But I miscalculated how to successfully do it. Instead of dealing with any conflict in my home, I stuffed my resulting feelings deep down inside. I would try to bury those feelings with food or pretend that everything was just picture perfect in my own three-bedroom, brick ranch with two dogs. If the boys, the dogs, the weather, or my husband irritated me in some way, I would take the hurt and anger and file it away for another day –not intentionally. My goal was not to store ammunition to be used later, but to create the peace and calm I desperately wanted. So, I would leave matters unaddressed until …until I had my fill! Like until I stepped on the scale and realized the physical damage I had done by eating my feelings or until one of those boys tracked in a little dirt from outside or until –you fill in the blank.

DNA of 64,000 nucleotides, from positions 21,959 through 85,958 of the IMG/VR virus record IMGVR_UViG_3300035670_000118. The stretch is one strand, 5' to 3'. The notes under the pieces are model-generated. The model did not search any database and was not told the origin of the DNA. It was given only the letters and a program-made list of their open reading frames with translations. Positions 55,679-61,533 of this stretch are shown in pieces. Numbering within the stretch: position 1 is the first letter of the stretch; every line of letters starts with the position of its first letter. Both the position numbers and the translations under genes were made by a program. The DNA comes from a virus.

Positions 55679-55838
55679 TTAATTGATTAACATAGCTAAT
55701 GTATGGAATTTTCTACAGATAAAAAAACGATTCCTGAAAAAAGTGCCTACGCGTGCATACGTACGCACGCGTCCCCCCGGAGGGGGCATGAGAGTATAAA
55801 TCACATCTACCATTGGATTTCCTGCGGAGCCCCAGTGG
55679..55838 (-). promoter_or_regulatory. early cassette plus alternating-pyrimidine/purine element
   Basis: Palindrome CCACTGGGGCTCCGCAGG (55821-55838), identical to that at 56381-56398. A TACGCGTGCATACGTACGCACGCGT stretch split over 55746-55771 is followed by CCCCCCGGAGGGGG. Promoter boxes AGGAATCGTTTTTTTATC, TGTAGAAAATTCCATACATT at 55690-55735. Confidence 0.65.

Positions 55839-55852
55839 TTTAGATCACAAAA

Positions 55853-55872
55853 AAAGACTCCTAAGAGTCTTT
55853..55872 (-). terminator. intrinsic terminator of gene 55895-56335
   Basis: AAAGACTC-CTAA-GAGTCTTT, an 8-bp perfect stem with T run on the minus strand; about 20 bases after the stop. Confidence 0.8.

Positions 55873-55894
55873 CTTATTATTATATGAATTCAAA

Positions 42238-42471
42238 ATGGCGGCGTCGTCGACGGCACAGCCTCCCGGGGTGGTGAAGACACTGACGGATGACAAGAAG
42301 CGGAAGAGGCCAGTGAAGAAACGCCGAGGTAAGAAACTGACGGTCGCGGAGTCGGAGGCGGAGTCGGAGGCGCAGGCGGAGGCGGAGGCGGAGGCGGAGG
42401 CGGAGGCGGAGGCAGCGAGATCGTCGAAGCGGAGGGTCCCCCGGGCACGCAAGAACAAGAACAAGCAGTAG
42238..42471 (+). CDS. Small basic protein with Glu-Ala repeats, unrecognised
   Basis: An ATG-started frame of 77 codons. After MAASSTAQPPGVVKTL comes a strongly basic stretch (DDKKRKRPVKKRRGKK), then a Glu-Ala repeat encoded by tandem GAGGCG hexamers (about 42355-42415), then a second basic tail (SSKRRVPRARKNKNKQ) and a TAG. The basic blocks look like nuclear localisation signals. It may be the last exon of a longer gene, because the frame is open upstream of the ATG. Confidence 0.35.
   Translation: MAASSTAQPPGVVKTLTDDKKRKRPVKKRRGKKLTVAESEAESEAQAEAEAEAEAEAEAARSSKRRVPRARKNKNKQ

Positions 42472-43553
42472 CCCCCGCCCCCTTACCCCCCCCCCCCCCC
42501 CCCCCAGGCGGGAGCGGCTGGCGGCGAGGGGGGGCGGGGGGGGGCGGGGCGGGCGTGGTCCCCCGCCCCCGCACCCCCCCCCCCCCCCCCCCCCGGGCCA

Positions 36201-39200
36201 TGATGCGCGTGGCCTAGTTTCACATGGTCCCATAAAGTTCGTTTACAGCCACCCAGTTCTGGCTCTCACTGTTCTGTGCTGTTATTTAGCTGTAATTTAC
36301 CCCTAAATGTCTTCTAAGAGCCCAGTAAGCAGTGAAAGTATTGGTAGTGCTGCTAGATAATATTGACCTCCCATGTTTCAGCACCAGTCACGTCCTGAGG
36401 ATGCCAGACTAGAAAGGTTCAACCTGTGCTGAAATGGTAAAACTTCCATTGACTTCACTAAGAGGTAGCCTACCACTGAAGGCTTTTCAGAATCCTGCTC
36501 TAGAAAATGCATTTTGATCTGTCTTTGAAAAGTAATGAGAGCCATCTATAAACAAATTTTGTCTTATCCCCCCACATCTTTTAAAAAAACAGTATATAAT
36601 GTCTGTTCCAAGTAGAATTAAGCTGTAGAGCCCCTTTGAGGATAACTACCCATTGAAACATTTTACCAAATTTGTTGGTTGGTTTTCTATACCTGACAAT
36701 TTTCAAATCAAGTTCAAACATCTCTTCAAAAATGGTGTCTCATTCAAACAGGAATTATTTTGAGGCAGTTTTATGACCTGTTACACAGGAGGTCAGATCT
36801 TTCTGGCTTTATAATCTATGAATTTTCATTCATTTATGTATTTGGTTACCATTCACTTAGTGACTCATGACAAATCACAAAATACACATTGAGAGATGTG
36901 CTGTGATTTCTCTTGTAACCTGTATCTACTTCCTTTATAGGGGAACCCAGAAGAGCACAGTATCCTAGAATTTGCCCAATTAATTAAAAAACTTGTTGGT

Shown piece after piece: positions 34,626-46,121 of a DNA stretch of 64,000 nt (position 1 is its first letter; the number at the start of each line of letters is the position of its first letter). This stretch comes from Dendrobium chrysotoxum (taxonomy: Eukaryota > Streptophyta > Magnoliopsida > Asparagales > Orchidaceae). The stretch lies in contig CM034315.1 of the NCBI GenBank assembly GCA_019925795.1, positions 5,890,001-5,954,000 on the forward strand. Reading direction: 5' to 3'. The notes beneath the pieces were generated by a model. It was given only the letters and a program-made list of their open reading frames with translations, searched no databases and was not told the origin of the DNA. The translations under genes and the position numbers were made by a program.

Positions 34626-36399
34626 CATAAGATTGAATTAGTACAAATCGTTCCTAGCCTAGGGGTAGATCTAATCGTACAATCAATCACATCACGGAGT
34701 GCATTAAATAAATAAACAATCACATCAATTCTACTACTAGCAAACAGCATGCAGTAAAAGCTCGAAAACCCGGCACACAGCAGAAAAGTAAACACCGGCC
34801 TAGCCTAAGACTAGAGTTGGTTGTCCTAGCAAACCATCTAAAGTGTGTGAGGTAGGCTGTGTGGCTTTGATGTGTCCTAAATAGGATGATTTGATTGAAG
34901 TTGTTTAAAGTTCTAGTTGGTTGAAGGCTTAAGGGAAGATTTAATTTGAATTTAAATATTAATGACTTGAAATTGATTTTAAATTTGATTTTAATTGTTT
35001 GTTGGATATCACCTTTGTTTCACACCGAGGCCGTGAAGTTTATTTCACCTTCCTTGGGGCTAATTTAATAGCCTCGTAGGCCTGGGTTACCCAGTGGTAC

Suddenly, and often without warning, a simple mistake would lead to an eruption of rage of epic proportion. Words or actions I thought were long gone would come flying out of my mouth steeped in venom because of things I left unaddressed and soaking deep in my soul. Sadly, I was repeating a generational problem of uncontrolled anger.

Rage all too often came to wreak havoc in my home. I didn’t leave physical welts or bruises on the kids, which they would have to hide, but as I screamed to the top of my lungs they looked at me with fear when they were little and with disdain when they were teens. Yet, the harshest of criticism that I received, after spewing such ugliness all over those that I held dearest, came from myself.